Usually, we think of “disruptors” as upstart competitors that swoop in with new solutions to old needs (or new ways of convincing buyers of needs they never even knew they had).
Unforeseen disruptions can wreak havoc on the processes, practices – and profits – of even the most well established brands. But for those brands that scramble to catch up – and survive to tell about it – there are profound, long-term benefits of the experience. Indeed, entire industries benefit from the quantum advances brought on by unexpected disruptors.
In his article for SmarterCX, Stephen Fioretti takes a look at the long term effects – and benefits – that COVID-19 is already having on customer experience. I appreciate his silver linings approach to the current challenges we’re all facing together. He talks about 5 CX trends that were already in the making before the pandemic but have accelerated dramatically as a result of it. I would add a 6th one: Decentralized Call Centers Staffed with At-Home Agents. Before the coronavirus, Skybridge Americas was one of the few customer care operations that had invested in the technology, management systems, and processes to empower all call center agents to move seamlessly from brick and mortar centers into their own home offices.
You can read the entire article below. If you would like to know more about how Skybridge Americas can help you deliver superior customer experience with high performing teams of at-home agents, please reach out. We would love to talk!
5 Customer Experience Trends That COVID-19 Is Only Accelerating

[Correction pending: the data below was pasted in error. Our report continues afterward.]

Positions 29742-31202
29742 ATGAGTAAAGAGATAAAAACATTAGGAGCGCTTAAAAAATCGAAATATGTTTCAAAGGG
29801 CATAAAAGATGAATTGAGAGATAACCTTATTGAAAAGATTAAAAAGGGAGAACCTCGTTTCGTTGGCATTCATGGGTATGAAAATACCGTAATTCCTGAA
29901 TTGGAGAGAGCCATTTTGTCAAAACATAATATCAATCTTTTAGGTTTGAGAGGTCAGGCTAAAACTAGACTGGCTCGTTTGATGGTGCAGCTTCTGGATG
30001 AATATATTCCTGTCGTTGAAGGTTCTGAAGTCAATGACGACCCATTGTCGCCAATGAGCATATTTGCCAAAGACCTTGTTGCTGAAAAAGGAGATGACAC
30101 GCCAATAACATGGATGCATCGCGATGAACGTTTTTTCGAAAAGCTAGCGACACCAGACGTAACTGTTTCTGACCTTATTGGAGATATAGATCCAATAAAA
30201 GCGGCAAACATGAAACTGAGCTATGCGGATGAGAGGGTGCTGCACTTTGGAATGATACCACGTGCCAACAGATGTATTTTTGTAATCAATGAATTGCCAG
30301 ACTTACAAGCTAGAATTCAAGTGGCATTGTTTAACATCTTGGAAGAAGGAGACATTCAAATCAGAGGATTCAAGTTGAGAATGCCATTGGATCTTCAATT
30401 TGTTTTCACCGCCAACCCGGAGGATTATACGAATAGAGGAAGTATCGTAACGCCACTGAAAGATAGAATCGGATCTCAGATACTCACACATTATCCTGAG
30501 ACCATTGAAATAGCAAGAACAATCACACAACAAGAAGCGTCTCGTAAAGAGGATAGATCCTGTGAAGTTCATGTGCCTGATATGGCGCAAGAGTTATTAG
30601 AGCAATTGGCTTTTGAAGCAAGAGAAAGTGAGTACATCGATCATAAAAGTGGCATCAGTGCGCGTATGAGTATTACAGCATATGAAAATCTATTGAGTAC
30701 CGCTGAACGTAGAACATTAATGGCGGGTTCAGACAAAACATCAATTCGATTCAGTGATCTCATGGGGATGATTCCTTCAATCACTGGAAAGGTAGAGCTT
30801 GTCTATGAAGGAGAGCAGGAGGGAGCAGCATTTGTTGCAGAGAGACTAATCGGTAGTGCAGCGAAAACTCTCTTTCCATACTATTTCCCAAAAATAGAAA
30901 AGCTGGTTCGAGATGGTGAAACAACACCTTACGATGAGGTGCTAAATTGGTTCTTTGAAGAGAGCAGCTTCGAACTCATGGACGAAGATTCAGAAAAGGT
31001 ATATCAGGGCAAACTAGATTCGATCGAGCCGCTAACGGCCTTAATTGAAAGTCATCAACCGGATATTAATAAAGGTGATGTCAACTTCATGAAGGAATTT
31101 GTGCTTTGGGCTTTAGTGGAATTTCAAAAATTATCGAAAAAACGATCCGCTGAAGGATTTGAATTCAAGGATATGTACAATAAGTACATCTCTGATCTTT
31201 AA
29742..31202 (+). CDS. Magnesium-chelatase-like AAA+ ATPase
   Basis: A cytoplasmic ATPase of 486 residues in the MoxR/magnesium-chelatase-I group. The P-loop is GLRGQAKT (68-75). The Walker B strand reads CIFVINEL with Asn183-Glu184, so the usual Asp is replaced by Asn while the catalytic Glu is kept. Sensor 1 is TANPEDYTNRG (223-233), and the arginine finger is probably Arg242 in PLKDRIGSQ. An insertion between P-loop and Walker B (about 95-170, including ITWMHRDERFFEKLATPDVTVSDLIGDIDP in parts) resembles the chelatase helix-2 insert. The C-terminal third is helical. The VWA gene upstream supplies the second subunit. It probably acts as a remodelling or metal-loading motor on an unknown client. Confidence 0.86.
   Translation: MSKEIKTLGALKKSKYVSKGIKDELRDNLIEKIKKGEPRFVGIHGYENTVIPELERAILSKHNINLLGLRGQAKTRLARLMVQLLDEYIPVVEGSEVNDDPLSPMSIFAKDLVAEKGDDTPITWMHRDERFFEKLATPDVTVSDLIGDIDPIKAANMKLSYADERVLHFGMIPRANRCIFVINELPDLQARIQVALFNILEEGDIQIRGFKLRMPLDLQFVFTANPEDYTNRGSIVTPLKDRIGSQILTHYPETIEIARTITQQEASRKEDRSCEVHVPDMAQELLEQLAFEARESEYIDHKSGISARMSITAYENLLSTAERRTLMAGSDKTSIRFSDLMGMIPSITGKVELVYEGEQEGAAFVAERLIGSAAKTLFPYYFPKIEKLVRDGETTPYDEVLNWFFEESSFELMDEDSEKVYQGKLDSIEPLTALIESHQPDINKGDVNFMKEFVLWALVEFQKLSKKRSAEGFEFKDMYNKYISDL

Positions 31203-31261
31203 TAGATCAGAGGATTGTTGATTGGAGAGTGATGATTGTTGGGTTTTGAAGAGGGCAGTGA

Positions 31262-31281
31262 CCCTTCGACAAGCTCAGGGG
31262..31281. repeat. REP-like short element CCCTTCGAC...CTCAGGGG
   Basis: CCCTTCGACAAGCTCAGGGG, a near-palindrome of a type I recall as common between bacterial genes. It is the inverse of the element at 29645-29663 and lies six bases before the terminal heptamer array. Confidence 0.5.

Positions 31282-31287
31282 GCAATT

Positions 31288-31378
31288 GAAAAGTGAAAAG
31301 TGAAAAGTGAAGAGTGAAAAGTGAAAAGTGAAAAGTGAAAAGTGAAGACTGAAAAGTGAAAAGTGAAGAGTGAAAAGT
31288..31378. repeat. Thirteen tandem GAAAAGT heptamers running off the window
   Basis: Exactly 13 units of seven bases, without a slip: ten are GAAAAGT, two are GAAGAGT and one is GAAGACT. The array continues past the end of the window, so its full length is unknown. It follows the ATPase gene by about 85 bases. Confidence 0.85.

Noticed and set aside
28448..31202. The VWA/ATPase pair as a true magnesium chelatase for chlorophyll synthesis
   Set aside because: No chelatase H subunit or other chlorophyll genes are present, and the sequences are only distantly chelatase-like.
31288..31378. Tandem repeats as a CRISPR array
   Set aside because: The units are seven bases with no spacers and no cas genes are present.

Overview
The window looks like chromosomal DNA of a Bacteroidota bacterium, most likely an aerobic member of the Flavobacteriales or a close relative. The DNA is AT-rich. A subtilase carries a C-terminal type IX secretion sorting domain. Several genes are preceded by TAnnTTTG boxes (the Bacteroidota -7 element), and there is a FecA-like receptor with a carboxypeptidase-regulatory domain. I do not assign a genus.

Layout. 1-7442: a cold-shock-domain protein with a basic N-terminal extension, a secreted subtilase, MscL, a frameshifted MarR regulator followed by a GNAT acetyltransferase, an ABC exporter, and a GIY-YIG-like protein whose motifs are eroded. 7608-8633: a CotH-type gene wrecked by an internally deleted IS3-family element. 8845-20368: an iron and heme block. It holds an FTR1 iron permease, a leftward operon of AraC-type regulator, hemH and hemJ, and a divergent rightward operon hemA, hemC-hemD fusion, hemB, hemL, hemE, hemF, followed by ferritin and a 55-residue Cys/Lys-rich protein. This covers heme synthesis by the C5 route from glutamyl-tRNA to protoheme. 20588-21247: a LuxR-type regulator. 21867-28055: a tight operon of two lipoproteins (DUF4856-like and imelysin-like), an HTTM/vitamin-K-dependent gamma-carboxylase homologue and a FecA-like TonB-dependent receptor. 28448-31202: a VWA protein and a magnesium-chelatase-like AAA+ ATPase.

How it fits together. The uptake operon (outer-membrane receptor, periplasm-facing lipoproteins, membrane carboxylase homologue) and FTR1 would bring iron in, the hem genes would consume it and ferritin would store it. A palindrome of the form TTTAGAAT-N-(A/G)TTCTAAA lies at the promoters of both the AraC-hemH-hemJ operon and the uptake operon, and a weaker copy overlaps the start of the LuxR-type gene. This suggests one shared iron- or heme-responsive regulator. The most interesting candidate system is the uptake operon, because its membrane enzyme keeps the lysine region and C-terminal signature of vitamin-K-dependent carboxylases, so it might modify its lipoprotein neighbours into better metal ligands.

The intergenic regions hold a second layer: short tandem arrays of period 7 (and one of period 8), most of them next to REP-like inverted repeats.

by Stephen Fioretti
The current pandemic is a clear example of a disruption that, in many cases, is accelerating trends that were already happening. Below is a look at a few of these trends, including contactless consumer experiences, the ability for employees to “Work From Anywhere”, virtual engagements, and the acceleration of messaging as a channel. We’ll likely see these trends continue to accelerate over time.
Contactless consumer experiences: payments
A contactless payment is a payment transaction that doesn’t require physical contact between a consumer’s payment device and a point-of-sale (POS) terminal. The consumer holds a payment device (e.g. a mobile device) close to a POS terminal and payment account information is transmitted wirelessly. A January report from Ingenico Group and Freedom Pay found that 75% of millennials and 70% of Gen Z shoppers said they were satisfied with contactless payments, with the latter group saying that they’re a “must have” option for merchants.
The pandemic has only accelerated the growth of contactless consumer payments. Richard Crone, CEO of Crone Consulting, estimated in a blog from the National Retail Federation that the use of contactless payments have grown by 20% since the beginning of the pandemic. Known players such as Apple Pay, Samsung Pay, and Google Pay have all reported growth. Small businesses are also tapping mobile payment companies such as Square and Venmo for contactless payment experiences. “Consumers want safety, and they want to know when they have to touch something that it’s sanitized,” Crone said for the blog. Crone stated, “There’s nothing more assuring than their own phone.” Rob Harrold, senior manager with Deloitte’s strategy and operations practice was also interviewed and said, “What was more of a convenience option has now turned to a ‘safety’ feature.”